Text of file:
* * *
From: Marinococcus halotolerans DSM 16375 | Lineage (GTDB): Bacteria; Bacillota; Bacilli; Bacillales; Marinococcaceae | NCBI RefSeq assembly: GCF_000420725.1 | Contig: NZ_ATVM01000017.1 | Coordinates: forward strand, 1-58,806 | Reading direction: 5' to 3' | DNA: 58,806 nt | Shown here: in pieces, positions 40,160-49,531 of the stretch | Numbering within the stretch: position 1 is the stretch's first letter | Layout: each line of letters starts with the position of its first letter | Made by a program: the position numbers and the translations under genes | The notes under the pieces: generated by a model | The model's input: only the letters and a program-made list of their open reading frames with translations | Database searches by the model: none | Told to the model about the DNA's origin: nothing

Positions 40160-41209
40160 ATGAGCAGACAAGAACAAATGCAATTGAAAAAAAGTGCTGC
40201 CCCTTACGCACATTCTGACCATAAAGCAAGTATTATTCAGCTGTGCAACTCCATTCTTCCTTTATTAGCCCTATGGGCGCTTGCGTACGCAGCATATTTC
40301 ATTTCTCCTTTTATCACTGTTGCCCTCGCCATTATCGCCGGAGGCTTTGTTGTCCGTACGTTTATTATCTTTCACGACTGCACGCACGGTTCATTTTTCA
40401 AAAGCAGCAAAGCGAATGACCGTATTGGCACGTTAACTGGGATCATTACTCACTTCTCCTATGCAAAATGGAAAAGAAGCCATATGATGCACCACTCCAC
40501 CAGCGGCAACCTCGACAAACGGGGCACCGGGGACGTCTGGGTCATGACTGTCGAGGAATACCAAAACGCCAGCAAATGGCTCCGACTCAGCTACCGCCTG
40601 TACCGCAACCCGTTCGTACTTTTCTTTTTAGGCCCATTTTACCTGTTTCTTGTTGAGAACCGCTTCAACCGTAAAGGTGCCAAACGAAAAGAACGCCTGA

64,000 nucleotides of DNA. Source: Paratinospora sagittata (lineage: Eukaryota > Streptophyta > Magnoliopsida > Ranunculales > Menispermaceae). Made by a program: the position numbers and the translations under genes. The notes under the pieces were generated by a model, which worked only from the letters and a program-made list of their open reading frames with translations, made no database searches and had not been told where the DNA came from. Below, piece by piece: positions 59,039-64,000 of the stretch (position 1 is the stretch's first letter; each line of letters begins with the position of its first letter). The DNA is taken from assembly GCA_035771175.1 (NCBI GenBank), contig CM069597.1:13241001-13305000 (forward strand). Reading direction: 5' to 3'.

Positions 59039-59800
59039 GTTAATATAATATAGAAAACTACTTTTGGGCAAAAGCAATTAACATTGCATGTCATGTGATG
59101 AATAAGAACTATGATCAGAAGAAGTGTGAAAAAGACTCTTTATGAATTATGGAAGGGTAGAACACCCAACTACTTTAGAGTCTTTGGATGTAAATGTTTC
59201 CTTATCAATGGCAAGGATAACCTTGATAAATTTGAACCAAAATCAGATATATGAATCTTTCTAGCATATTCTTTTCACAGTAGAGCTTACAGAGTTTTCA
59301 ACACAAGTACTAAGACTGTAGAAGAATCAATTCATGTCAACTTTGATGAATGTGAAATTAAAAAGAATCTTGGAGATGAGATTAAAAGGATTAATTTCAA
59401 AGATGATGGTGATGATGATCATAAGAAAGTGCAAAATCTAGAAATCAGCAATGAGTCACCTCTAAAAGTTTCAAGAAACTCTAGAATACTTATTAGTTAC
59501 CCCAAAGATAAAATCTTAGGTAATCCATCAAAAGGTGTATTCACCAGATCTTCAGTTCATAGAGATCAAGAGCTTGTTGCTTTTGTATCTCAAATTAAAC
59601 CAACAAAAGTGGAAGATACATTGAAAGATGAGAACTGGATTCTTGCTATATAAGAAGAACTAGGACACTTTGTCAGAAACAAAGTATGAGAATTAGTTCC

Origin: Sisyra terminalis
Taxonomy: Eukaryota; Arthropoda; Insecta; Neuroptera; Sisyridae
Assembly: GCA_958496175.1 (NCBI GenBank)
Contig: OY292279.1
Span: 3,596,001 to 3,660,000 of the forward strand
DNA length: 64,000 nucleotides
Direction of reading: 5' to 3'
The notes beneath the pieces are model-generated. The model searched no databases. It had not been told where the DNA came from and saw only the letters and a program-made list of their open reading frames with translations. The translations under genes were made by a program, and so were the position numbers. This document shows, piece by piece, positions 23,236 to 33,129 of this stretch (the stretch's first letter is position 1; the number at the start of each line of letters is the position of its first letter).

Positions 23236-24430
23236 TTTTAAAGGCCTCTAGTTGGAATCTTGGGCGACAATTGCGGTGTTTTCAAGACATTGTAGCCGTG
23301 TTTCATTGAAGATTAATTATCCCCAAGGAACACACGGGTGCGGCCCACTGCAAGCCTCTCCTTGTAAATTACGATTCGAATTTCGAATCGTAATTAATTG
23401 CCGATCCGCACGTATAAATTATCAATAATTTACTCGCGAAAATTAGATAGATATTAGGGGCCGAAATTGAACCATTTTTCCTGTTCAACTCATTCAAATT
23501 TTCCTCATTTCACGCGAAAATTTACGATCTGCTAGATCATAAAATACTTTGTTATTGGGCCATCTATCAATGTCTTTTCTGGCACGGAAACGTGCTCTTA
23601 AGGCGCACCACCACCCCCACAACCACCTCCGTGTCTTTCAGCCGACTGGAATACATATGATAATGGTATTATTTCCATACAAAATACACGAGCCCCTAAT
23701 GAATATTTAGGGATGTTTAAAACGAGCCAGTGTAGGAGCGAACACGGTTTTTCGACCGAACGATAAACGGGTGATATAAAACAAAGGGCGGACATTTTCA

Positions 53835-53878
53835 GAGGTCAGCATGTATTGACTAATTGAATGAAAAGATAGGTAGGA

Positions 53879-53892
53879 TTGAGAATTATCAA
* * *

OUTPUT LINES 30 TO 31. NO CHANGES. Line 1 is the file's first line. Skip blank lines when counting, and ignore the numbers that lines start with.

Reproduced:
23501 TTCCTCATTTCACGCGAAAATTTACGATCTGCTAGATCATAAAATACTTTGTTATTGGGCCATCTATCAATGTCTTTTCTGGCACGGAAACGTGCTCTTA
23601 AGGCGCACCACCACCCCCACAACCACCTCCGTGTCTTTCAGCCGACTGGAATACATATGATAATGGTATTATTTCCATACAAAATACACGAGCCCCTAAT